Update 12:15 PM: I’m a little behind in pointing to this, but I was ahead in saying it was a bad idea. When I visited Intel in January 2001, a few of us asked why Intel was in the business of making consumer MP3 players. The answer we got? “Well, we’re a really large supplier of memory chips, and this is a critical application for them.” Unsurprisingly, Intel has now announced it would phase out this product line. No “I told you so’s” from me. 🙂
Trying to be productive this morning. It’s hard. I picked up the Episode 1 DVD last night and I want nothing more than to go home and fall asleep watching it.
Some random links: Dave is the recipient of the top Wired Rave Award, the Tech Renegade Award, for his work on SOAP. I won’t argue–in terms of my blog’s hit count alone, Dave’s certainly been the most influential person around. Plus I’m working on a major project with MIT Sloan‘s Center for E-Business around the industry in web services that SOAP helped to start.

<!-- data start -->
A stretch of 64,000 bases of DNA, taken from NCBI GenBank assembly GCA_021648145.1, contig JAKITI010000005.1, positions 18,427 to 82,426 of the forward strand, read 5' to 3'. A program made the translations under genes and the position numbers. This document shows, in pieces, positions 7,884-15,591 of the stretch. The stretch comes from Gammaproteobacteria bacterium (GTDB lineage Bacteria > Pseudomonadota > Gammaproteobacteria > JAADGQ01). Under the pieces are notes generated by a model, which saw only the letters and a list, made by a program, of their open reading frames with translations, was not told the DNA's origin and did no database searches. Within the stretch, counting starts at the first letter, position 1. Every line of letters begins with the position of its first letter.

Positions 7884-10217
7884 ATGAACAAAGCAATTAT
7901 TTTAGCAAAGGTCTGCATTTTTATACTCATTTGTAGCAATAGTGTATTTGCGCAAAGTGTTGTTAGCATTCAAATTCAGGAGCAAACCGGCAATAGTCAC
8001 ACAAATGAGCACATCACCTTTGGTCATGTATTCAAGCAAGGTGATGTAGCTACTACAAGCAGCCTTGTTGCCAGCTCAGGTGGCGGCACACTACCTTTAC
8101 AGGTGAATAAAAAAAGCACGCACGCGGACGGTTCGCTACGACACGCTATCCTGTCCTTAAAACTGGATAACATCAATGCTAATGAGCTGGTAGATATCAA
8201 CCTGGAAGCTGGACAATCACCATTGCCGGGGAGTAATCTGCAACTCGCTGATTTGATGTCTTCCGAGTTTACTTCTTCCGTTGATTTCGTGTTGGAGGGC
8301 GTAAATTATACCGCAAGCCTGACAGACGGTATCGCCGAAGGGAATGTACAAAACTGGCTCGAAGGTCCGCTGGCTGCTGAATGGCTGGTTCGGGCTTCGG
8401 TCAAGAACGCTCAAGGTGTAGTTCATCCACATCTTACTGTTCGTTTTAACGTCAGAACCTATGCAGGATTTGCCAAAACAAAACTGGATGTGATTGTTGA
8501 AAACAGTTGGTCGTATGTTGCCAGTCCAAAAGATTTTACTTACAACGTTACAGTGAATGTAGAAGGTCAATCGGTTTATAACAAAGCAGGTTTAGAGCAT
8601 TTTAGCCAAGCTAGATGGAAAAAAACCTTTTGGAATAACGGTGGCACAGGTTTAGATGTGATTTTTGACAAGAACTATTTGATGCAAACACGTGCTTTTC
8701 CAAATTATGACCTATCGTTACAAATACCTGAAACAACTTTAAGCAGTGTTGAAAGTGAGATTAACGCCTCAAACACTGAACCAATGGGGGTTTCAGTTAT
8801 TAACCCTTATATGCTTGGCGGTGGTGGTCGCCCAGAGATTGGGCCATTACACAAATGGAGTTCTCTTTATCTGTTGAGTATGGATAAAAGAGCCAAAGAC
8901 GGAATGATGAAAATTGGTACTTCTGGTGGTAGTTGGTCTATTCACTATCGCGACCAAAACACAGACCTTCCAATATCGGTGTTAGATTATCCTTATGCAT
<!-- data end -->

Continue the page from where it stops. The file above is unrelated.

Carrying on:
If language is a virus, is it contagious?
Aside: I’ve been gathering unusual words and expressions from the North Carolina side of my family. I never thought much about the colorful language that they used until my undergrad years. Then I read in the excellent liner notes to the Robert Johnson boxed set that Johnson’s term friend-boy in “Cross Road Blues” was a typical Mississippi Delta expression meaning simply friend. “Gee, I thought, “my uncle says that all the time.” I came to realize that my family’s language placed them solidly in the unique linguistic history of the South.
Some other words and phrases:
- (pron. “peert”) for “pretty”
- It was so good, my tongue like to beat my brains out.
- (said about food)
- He’s a good businessman. If you shake hands with him, you better
- count your fingers.
- Put your money in your mouth and sew your tongue up tight.
- [v. intransitive] – to do nothing constructive. Generally used as “to pottymule around.” See also “blogging.”